Nederveen Pieterse, Jan. (1995). Globalization as hybridization. In M. Featherstone, S. Lash and R. Robertson (Eds.) Global Modernities. pp.45 – 68. London: Sage.Cho, Uhn. 2005. Positioning the Korean wave in the nexus between globalization and localization. Korea Journal, 45(4): 143-146.

Hyun, Oh-seok. 2004. Taking advantage of the Hallyu wave. Korea Focus, 12(6): 47-49.

Lee, Hee-Eun. (2005). Othering ourselves: identity and globalization in Korean popular music, 1992-2002. Thesis, University of Iowa.(see also, Identity and Nationalism)

Kim, Youna. (2005). Experiencing globalization. International Journal of Cultural Studies, 8(4): 445-463.

Kim, Ju Young. (2007). Rethinking media flow under globalisation: rising Korean wave and Korean TV and film policy since 1980s. PhD thesis, University of Warwick. Accessed 27 March 2014 from http://wrap.warwick.ac.uk/1153/1/WRAP_THESIS_Kim_2007.pdf

Seo, Yongseok. (2006). East Asian response to the globalization of culture: perceptional change and cultural policy. In J. Dator, Dick Pratt and Yongseok Soo (Eds.) Fairness, globalization and public institutions: East Asia and beyond. X: University of Hawai’i Press. pp. 319 – X. (see also, Culture)

Yang, J. (2007). Globalization, nationalism and regionalization: The case of Korean popular culture. Development and Society, 36(2): 177-199.

Sung, Sang Yeon. (2008). Globalization and the regional flow of popular music: the role of the Korean wave (Hanliu) in the construction of Taiwanese identities and Asian values. Thesis, Indiana University, Bloomington.

Le, Lan Xuan. (2009). Imaginaries of the Asian modern: text and context at the juncture of nation and region. Thesis, Massachusetts Institute of Technology.  

Ryoo,  W.   (2009).  Globalization,  or  the  logic  of cultural  hybridization:  The  case  of the  Korean  wave.  Asian Journal  of Communication,  19(2),  137 -15I .

Iwabuchi, Koichi. (2010). Globalization, East Asian media cultures and their politics. Asian Journal of Communication, 20(2): 197-212.

Hogarth, Hyun-key Kim. (2013). The Korean wave: An Asian reaction to Western-dominated globalization. Perspectives on Global Development & Technology, 12(1/2): 135-171.

Hong, Soonkwan. (2013). Surfing the Korean wave: A postcolonial critique of the mythologized middlebrow consumer culture in Asia. Qualitative Market Research: An International Journal, 16(1): 53-75.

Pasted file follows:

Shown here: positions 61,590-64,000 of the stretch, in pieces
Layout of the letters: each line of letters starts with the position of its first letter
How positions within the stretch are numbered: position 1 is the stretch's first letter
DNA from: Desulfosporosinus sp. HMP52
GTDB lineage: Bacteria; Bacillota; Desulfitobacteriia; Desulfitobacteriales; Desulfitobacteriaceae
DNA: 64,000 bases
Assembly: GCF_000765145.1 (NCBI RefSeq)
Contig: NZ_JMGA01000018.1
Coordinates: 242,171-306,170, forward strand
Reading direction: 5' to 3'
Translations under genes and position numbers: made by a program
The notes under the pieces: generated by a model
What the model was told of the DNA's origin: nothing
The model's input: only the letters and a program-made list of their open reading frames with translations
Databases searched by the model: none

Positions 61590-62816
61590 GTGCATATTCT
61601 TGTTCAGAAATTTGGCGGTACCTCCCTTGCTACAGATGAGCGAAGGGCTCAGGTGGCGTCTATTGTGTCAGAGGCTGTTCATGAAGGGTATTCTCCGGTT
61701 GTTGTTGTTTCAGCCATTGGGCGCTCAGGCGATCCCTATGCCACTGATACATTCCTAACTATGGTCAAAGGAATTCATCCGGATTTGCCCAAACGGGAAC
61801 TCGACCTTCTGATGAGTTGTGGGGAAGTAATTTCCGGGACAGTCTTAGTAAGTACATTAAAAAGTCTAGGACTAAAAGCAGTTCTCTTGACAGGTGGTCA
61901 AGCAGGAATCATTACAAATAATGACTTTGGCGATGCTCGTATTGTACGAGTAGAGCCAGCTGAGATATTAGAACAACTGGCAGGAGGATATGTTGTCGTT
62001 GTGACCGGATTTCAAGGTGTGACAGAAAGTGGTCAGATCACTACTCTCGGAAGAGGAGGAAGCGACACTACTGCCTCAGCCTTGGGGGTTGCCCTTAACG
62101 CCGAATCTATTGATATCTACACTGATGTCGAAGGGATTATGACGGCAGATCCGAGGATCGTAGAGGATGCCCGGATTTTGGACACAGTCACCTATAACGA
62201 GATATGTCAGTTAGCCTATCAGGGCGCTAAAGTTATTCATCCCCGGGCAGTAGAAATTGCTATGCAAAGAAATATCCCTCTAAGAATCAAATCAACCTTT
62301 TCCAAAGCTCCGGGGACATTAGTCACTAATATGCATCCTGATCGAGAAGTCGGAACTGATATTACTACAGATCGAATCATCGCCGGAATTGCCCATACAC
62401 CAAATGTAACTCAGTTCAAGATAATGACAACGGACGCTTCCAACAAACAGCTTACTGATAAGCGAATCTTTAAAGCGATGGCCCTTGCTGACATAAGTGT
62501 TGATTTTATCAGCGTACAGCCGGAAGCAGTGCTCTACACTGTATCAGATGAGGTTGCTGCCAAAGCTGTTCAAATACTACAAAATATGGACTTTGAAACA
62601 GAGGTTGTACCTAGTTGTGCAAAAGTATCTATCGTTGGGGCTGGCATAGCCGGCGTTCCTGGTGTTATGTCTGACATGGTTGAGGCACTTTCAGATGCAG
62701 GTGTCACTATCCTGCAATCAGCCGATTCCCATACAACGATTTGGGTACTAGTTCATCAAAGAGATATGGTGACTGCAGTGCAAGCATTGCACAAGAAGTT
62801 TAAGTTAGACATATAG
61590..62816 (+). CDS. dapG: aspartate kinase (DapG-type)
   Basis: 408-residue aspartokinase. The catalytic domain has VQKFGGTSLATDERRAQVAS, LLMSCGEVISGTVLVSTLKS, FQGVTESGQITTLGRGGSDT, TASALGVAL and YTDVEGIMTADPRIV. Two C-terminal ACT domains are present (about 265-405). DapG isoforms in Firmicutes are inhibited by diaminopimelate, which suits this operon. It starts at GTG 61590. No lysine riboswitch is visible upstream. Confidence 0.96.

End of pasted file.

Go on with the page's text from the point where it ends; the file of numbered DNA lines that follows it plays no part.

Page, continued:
Oh, Ingyu. (2013). The globalization of K-pop: Korea’s place in the global music industry. Korea Observer, 44(3): 389-409.

Lee, Gyu Tag. (2014). De-nationalization and re-nationalization of culture: The globalization of K-pop. Dissertation, George Mason University.

Meza, Xanat Varga & Han Woo Park. (2015). Globalization of cultural products: A webometric analysis of Kpop in Spanish-speaking countries. Quality & Quantity, 49(4): 1345-1360.

Happy Reading!

KDK/Nunee (M.S.L.S.)

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For Your Reading Pleasure: A Hallyu Bibliography, Part 3: CULTURE and CULTURAL INDUSTRY

Kaetrena Davis Kendrick, M.S.L.S.

University of South Carolina Lancaster

Welcome to Part 3 of my ongoing series of bibliographic entries about Hallyu.   These entries are listed by year, not by author (TIP: If you know about a title or author and you want to see if it’s included in this listing, use the CTRL +F function).

To learn more about my searching parameters, information-gathering processes, and your ability to access these items, see my earlier essay titled “For Your Reading Pleasure: Introducing A Hallyu Bibliography.”  Click for Part 1 and Part 2 of the bibliography.

This is a working post, so if you would like to submit items to this list or to the bibliography, please contact me directly at kaetrena@mailbox.sc.edu

NOTE:  In order to make it easier to locate authors (and where possible), I’ve modified these APA Style citations by adding full author names where possible.

Culture

Iwabuchi, Koichi, Stephen Muecke, & Mandy Thomas. (2004). Rogue Flows: Trans-Asian Cultural Traffic. Hong Kong: Hong Kong University Press.

Kim, J.H. (2004). Korean wave in Japanese culture. Journal of Human Subjectivity, 4(1): 85-95. 

Park, Jung-sun. (2004). Korean American youth and transnational flows of popular culture across the Pacific. Amerasia Journal, 30(1): 147-169.

Fu Su Yin, Kelly, and Kai Khiun Liew. (2005).  “Hallyu in Singapore: Korean Cosmopolitanism or the Consumption of Chineseness?” Korean Journal 45.4: 206-32.

Iwabuchi, Koichi. (2005). Discrepant intimacy: Popular culture flows in East Asia. In J.N. Erni and S.K. Chua (Eds.) Asian Media Studies: Politics of Subjectivities. Hong Kong: Hong Kong University Press.

Jeon, G. and T. Yoon. (2005). Realizing the Korean wave into an Asiatic flow. Korean Journal of Broadcasting

Kwon, Haesoo and Chai Wonho. (2005). The diffusion of Korean Wave (Hallyu) as a cultural exchange. In 2005 Proceedings of the International Conference of Seoul Association for Public Administration (SAPA). pp. 1 -20.